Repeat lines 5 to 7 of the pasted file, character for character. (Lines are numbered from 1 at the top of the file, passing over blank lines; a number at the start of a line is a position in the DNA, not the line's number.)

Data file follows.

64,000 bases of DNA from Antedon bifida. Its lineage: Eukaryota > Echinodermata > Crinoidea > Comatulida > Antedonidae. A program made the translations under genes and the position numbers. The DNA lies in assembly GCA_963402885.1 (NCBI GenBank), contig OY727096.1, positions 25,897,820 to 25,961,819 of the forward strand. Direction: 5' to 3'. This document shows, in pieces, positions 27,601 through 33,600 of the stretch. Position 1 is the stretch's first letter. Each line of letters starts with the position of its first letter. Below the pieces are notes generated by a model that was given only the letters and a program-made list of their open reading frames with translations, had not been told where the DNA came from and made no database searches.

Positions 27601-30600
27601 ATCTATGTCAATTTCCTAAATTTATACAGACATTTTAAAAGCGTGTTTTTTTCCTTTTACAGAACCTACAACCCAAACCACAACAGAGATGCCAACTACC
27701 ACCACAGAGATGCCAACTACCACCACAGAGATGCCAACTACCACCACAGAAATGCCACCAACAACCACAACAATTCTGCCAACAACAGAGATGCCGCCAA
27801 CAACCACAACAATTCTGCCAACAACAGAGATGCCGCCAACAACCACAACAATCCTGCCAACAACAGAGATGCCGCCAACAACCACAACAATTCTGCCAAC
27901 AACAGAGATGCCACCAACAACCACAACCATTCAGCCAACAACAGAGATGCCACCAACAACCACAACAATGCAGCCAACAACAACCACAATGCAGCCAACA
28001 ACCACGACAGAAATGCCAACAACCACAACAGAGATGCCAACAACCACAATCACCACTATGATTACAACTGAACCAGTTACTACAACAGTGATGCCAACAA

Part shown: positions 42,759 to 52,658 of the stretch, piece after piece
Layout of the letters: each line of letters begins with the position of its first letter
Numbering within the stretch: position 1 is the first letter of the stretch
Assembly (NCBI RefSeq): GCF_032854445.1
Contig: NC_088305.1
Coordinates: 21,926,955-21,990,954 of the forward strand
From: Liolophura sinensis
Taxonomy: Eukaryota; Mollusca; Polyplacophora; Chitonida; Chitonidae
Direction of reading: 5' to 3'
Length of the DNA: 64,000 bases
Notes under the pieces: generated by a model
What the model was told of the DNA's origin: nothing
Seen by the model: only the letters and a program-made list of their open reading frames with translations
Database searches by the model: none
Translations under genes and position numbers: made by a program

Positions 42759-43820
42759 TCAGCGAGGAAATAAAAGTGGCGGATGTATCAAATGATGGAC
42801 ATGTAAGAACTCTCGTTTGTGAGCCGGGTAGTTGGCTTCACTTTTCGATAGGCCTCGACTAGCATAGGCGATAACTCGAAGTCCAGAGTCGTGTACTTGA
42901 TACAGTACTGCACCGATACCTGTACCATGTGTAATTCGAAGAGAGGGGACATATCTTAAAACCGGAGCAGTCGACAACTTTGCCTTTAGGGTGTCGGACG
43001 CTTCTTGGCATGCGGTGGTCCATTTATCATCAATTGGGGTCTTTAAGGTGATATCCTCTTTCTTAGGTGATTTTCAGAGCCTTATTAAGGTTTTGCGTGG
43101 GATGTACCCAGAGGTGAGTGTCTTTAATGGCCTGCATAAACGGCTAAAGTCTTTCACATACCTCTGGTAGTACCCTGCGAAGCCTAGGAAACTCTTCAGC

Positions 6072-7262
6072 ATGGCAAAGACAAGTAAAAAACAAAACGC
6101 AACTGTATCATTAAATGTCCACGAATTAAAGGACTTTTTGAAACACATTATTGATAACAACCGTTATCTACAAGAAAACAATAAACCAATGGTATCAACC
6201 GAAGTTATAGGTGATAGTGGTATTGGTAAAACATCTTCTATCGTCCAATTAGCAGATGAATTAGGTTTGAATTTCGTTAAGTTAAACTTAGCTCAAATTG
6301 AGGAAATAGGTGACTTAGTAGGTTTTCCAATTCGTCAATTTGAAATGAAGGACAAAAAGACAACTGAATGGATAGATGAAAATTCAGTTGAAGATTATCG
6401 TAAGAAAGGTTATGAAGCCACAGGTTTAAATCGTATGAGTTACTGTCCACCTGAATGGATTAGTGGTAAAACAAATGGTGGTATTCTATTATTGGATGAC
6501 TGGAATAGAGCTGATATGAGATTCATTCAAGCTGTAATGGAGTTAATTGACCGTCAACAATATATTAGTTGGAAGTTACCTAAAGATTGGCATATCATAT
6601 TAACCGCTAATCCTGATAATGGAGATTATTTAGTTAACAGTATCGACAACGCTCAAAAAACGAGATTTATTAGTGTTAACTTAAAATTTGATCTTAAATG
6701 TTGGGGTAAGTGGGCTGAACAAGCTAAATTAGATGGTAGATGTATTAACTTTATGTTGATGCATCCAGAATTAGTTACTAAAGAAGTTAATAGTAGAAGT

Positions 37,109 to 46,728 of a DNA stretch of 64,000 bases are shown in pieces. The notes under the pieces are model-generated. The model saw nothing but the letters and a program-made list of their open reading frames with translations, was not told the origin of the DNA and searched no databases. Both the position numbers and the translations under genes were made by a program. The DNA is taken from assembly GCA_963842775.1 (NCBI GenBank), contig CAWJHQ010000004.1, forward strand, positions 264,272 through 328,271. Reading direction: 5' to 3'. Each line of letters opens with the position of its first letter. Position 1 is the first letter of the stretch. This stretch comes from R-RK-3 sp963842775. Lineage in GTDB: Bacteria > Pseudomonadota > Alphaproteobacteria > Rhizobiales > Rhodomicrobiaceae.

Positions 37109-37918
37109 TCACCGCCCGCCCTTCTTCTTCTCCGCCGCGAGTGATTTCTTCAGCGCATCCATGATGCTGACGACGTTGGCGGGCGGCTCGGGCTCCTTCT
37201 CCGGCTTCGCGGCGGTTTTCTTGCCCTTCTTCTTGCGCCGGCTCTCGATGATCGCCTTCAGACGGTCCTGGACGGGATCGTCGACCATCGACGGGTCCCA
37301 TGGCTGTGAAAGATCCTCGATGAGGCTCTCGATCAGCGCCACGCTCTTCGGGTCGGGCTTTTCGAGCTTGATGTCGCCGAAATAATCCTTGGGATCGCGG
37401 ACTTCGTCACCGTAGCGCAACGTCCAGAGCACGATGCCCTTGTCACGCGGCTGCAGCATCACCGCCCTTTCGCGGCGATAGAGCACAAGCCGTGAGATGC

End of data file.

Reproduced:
27801 CAACCACAACAATTCTGCCAACAACAGAGATGCCGCCAACAACCACAACAATCCTGCCAACAACAGAGATGCCGCCAACAACCACAACAATTCTGCCAAC
27901 AACAGAGATGCCACCAACAACCACAACCATTCAGCCAACAACAGAGATGCCACCAACAACCACAACAATGCAGCCAACAACAACCACAATGCAGCCAACA
28001 ACCACGACAGAAATGCCAACAACCACAACAGAGATGCCAACAACCACAATCACCACTATGATTACAACTGAACCAGTTACTACAACAGTGATGCCAACAA